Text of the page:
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Poor soil? Build up with raised beds

Framed or mounded, raised beds give plant roots the space they need

Kym Pokorny | Nov 8, 2016 | News Story

Raised Bed Gardening

Gardening in raised beds has been a common practice for centuries. "Raised" means the soil level in the bed is higher than its surrounding, and "bed" implies it is small enough to work from the walkways.

May 2018 | Fact Sheet

The ABCs of NPK: A fertilizer guide

Nitrogen, phosphorus and potassium aren't just an alphabet soup of chemicals. They are essential plant nutrients that, when used correctly, help to grow a healthy garden. Learn what fertilizers to apply when in this handy guide.

Lisa Ehle | Jun 2018 | Article

Phosphorus on the farm from feed grains and by-products

Phosphorus is an important plant nutrient for growing dairy forages. Unfortunately, many dairies have more phosphorus excreted and stored in manure than they can use during a crop year. Soils have the ability to store moderate ...

Troy Downing, Michael Gamroth | Mar 2004 | Article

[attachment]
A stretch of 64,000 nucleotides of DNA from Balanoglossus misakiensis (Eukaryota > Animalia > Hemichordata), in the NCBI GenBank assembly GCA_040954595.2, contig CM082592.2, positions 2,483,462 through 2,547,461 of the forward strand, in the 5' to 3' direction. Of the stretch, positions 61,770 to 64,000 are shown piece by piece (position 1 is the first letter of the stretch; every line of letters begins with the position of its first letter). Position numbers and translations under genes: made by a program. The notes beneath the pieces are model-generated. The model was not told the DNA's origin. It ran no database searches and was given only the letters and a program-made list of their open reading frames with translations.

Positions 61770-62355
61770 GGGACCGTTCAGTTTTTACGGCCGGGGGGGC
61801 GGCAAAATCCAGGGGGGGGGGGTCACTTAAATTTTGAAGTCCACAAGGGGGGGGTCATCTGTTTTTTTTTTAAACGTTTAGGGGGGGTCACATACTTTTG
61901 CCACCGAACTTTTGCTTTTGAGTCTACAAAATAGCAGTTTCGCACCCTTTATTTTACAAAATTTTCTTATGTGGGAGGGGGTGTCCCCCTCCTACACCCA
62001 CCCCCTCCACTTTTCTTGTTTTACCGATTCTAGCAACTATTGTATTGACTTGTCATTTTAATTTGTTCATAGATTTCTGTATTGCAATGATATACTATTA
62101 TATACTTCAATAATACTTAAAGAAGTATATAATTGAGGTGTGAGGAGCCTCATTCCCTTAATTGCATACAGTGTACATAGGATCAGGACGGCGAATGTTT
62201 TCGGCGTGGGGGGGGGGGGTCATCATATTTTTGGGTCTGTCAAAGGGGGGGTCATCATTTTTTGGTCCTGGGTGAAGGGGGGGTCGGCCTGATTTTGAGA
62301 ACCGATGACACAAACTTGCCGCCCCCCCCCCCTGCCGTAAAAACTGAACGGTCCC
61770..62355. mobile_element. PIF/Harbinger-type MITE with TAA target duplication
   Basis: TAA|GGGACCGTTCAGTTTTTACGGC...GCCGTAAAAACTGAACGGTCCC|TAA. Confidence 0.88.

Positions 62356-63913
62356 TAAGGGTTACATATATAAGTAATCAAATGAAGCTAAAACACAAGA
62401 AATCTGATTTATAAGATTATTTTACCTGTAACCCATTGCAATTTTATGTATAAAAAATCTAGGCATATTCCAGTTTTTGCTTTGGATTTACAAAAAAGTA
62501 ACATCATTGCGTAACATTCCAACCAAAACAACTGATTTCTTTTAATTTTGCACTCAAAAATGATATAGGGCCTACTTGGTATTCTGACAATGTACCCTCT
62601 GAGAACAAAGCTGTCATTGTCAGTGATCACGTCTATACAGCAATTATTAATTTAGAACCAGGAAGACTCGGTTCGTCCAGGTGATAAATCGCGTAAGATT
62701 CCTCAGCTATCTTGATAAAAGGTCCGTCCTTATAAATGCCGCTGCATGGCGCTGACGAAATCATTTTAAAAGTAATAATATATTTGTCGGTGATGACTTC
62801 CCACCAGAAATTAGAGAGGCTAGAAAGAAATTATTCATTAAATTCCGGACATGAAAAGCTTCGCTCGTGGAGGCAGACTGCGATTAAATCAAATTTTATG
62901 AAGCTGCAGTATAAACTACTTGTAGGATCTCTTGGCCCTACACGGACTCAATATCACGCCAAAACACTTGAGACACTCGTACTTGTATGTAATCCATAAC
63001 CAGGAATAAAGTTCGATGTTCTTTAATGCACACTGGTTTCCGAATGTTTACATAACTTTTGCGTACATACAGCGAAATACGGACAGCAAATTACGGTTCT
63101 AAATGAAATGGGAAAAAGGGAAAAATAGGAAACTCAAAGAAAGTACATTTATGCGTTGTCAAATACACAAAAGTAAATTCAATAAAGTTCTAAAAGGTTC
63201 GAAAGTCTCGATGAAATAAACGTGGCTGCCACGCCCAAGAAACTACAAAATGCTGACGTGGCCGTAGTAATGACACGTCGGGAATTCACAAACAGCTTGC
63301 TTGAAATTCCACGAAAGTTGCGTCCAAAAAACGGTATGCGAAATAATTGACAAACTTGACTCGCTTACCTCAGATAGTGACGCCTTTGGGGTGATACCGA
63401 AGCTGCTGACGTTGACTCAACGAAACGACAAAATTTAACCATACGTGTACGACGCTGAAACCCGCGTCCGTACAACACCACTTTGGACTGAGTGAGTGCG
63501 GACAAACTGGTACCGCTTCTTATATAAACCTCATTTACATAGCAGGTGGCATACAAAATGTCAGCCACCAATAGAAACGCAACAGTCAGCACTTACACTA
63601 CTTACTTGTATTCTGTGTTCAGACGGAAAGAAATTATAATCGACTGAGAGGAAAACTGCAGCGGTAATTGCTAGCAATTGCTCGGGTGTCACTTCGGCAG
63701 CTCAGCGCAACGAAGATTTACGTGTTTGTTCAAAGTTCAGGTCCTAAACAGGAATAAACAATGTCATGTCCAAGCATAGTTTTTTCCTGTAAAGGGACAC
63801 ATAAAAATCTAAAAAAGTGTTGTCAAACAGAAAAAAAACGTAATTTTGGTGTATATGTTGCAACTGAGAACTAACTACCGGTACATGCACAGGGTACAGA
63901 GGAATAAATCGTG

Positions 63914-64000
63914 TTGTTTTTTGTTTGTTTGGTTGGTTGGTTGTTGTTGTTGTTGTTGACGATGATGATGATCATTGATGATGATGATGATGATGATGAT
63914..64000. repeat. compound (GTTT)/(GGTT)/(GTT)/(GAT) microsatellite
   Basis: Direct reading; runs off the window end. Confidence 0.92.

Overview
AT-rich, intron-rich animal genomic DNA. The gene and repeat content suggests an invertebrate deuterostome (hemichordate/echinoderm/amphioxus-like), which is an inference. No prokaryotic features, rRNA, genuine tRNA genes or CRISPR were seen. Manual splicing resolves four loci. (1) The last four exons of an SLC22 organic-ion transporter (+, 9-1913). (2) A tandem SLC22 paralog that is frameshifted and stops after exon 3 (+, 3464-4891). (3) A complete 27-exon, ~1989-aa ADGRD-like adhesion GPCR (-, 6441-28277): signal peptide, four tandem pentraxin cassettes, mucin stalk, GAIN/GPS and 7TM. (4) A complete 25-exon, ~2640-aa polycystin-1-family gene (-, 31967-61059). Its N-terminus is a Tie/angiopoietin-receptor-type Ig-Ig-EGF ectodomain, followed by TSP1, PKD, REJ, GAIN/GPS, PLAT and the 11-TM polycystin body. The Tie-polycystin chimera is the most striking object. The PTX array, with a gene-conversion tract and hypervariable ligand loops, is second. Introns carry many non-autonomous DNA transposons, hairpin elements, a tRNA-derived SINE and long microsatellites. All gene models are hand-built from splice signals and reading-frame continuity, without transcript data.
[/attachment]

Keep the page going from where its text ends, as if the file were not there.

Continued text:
Raised bed lumber, pressure treated safe?

Q: I am considering using some 2x6 inch material for a small raised bed for strawberries. My first thought was to consider pressure treated lumber, but I have read conflicting articles on the the safety of this product, with ...

A: View answer | View all featured questions

Why are my trees dying?

Trees all over Oregon are displaying signs of poor health. People are quick to blame insects, but insects are rarely the underlying cause of the problem. Drought and other stressors can make trees vulnerable to pests and disease.

John Punches | Sep 2019 | Article

Pacific NW Native Plants by Plant Community

Useful information about Western Hemlock-Douglas Fir Forest, Prairie, Scrub-Shrub Wetlands, and Mixed Deciduous Forest/Steep Dry Slope.

Lisa Albert | Jun 2014 | Article

Wireworm

Information about the wireworm, or click beetle larva.

Jul 2018 | Article

What are those 'worms' in my firewood?

You may have encountered white, segmented “worms” or grubs when chopping firewood and wondered what they were. Common questions include, did they kill my tree? And are they a danger to other trees? The quick answers are no, and no.

Jun 2018 | Article